National Association of Realtors technologists are making progress in developing a new tool that can automatically test compliance with multiple listing services’ online data sharing and display policies.
PolicyPage – a sort of software-based RoboCop for MLS Internet Data Exchange (IDX) compliance – is designed to automatically scan MLS members’ Web sites for key features that indicate whether members are playing by the rules. IDX is a standard that allows real estate brokers to share and display other brokers’ property listings online.
PolicyPage developers are also planning to launch related technology that scans non-member sites to test for unauthorized use of MLS information.
Keeping up with compliance problems with property listings display can be costly and time consuming for MLSs. The PolicyPage technology aims to eliminate the need for a manual review of Web sites for compliance.
Mark Lesswing, vice president to the Center for Realtor Technology, which churns out high-tech tools for Realtors, said he expects the product to be popular among Realtor-operated MLSs. The technology center will demo PolicyPage at a National Association of Realtors conference next week in San Francisco. The product was earlier demonstrated during a Realtor conference in May.
Compliance problems with MLS data sharing and display rules are typically reported by MLS members, Lesswing said, and he said MLSs haven’t developed their own automated technology systems to combat violations of MLS data rules. “Most people thought it would be nearly impossible to do,” he said.
“We’re just trying to cut time here,” Lesswing said. “We’d hate to see technology people relegated to a screen. There is lots of interest from MLSs and we believe it will be a value-added service because it reduces the pressure to grow staff.”
The Realtor technology group last year rolled out NoScrape and reCaptcha, which were designed to prevent the piracy of online property listings information through an automated technique known as “screen-scraping.”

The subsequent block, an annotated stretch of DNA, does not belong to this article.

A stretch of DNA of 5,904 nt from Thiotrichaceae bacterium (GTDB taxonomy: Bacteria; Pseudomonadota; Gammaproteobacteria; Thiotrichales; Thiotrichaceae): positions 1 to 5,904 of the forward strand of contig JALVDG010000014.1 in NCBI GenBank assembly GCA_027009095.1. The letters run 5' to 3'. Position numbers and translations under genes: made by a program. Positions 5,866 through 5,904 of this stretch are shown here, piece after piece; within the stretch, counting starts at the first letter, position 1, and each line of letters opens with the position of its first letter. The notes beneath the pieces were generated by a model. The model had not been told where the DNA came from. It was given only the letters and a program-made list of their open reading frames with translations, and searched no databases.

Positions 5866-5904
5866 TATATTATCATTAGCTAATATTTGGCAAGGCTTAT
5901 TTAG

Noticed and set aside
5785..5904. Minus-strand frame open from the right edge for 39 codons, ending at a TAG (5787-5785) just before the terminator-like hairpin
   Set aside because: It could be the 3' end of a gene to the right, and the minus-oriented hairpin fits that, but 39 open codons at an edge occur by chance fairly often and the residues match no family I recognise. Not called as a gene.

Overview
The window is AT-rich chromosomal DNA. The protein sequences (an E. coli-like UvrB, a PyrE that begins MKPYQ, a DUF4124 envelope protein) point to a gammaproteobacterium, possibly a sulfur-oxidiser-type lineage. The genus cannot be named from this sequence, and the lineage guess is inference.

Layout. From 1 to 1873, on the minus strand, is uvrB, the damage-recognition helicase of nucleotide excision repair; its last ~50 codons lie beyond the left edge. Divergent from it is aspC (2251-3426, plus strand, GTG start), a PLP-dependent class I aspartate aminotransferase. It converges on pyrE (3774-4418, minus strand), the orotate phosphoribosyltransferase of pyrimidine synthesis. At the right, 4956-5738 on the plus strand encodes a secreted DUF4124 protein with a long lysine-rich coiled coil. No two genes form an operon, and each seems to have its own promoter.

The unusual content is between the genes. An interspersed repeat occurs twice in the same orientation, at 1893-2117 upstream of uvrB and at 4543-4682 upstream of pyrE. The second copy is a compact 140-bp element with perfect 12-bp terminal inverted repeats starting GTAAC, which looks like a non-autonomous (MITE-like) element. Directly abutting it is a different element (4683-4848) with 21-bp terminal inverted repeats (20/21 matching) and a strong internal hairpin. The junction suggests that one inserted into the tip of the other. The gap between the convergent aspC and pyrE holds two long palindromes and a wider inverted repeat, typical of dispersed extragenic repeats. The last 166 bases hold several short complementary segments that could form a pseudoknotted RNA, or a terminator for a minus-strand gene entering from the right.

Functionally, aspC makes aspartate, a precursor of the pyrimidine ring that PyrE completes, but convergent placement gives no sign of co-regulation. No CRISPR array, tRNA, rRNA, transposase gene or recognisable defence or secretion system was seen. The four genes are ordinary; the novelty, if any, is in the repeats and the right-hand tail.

The Realtor technology team saw some beneficial applications for screen-scraping technology. “You could scrape for good reasons,” Lesswing said.
The PolicyPage tool, which is expected to formally launch in January, sniffs the underlying computer code at Web sites for telltale signs of MLS rule violations. For example, the program searches through text for signs of password authentication, proper disclosures disclaimers, copyright references, and proper Web site links, Lesswing said.
A more comprehensive version, expected in spring 2006, will be able to examine the appearance of actual MLS data on member Web sites, he said. And by fall 2006 the technology center expects to release another feature, a computerized “spider” that automatically walks the Web in search of unauthorized use of MLS data by non-members.
PolicyPage can be customized to account for local MLS rules and state-level rules. Lesswing said the product is in beta testing now, and he hopes to establish a pilot program for MLSs that want to test out the product. MLS staff can enter a list of member Web sites to scan for rules compliance, and Lesswing said the tool takes about 1.5 seconds to review a single Web site.
Brian N. Larson, a lawyer who represents Realtor associations and affiliated MLSs, said the PolicyPage effort is “an introductory point to start tackling a problem. It’s not the solution. This is the first step.” Larson said he is aware of some MLSs that use technology to validate data quality or that employ staff to check for members’ compliance with online listing rules, though he isn’t aware of MLSs that are using automated programs to check for violations of MLS data rules.
From what he has seen, most MLS data violations appear to be inadvertent slips by MLS members, Larson said, while a substantial share appear to be intentional. Larson said he supports stiff penalties for violations of online listings policies, and he expects that some MLS rule violators will think twice once automated scans are established.
But there will be those who will look for ways around the new technology, he said. “Anytime you use technology as a way of preventing misconduct, the people committing the misconduct are going to look for ways around the technology.
“It’s always going to be an arms race,” he added.
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